On the eve of a final vote, Republican leaders from the Indiana House and Senate who are driving a long-term road and bridge funding bill expressed optimism about the legislation. HB 1002, which ultimately seeks to pump $1.2 billion additional dollars per year into infrastructure work throughout the state, must clear both chambers on Friday before heading to Governor Eric Holcomb for final approval. The plan would be funded through a combination of a 10 cent-per-gallon increase on gasoline, additional special fees and surcharges, and shifting 4.5 cents of the existing state sales tax on gas from the Indiana General Fund to the State Highway Fund.
Roads and Transportation Chair Ed Soliday (R-4) says the plan will cover increased funding for a full 20 years.
House Speaker Brian Bosma (R-88) says "this comprehensive road funding plan marks the strongest infrastructure investment in state history. We met our long-term goal of creating a comprehensive, responsible and sustainable plan that funds our roads for the next generation. Hoosiers recognize the need to maintain and improve our infrastructure, and this conservative approach directs all fees paid at the pump directly to roads. This plan also ensures those who utilize our roads are paying for them. House and Senate lawmakers ultimately struck the right balance between funding Indiana’s greatest asset while protecting budget stability."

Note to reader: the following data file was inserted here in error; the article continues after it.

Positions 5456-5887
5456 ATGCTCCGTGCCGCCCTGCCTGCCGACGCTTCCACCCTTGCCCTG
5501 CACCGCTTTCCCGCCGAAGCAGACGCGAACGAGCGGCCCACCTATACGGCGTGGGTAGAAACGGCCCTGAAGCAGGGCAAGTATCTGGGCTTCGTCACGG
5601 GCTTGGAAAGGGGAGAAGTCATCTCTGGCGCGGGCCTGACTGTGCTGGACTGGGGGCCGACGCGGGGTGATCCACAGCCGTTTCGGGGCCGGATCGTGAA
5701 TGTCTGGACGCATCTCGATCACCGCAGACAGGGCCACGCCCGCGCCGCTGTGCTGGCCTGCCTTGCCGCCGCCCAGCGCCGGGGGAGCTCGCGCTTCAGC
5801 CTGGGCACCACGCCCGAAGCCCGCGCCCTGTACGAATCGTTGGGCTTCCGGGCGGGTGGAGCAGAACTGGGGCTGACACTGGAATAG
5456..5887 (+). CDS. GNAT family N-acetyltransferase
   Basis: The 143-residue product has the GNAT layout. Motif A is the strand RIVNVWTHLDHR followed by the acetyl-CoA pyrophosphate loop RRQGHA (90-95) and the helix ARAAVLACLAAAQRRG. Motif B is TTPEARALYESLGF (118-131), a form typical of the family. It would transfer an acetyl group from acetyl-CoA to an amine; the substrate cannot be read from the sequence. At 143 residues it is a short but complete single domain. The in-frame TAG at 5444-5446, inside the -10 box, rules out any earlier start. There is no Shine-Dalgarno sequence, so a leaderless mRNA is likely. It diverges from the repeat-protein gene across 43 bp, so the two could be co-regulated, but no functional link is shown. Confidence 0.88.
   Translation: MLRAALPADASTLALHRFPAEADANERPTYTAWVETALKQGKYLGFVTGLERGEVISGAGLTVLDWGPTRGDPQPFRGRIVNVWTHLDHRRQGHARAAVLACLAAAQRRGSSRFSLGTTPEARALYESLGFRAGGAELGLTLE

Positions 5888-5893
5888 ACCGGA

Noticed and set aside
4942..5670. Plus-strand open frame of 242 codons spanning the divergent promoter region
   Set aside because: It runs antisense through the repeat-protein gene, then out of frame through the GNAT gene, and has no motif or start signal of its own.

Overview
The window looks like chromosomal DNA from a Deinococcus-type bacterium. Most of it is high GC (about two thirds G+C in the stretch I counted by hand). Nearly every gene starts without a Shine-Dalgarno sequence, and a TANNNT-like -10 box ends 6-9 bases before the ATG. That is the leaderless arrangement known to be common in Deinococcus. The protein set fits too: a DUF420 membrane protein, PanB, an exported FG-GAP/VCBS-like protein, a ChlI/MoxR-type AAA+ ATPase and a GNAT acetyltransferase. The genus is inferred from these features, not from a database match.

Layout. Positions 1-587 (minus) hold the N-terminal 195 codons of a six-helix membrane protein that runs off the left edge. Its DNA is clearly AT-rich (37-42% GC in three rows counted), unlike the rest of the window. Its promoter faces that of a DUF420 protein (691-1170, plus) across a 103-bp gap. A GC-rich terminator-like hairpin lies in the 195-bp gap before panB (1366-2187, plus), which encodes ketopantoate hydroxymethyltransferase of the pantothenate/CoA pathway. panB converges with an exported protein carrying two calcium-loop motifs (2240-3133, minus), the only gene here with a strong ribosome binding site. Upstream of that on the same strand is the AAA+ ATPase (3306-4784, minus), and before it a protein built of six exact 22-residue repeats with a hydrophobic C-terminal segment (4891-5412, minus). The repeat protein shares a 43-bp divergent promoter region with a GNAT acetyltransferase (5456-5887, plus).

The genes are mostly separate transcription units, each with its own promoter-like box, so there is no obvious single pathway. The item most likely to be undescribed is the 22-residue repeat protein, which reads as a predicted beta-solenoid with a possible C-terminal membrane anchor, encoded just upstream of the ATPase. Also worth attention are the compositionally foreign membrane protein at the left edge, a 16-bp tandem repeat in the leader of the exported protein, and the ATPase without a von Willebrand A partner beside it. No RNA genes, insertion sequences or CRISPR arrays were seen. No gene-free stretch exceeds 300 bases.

Senate President Pro Tem David Long (R-16) says "this legislation delivers a historic long-term investment in Indiana’s transportation infrastructure. Investing in our roads is crucial to public safety, economic development and quality of life across the state. This is a responsible, comprehensive funding plan and I look forward to seeing the positive benefits for our state in the years ahead."
Provisions in the bill include:
- Up to $1.2 billion for state and local roads and bridges beginning in 2024
Funding sources include:
- 10 cent per gallon increase on gasoline user fees
- special fuel and motor carrier surcharge taxes indexed each year for seven years (capped at a 1 cent per year increase)
- shifting the 4.5 cent gas sales tax to the State Highway Fund over the course of five years starting in 2020
- a new $15 annual fee on all vehicles
- a $150 annual fee on electric vehicles
- a $50 fee for hybrids registered in Indiana
- study of potentially opening the door for the state to approve additional tolling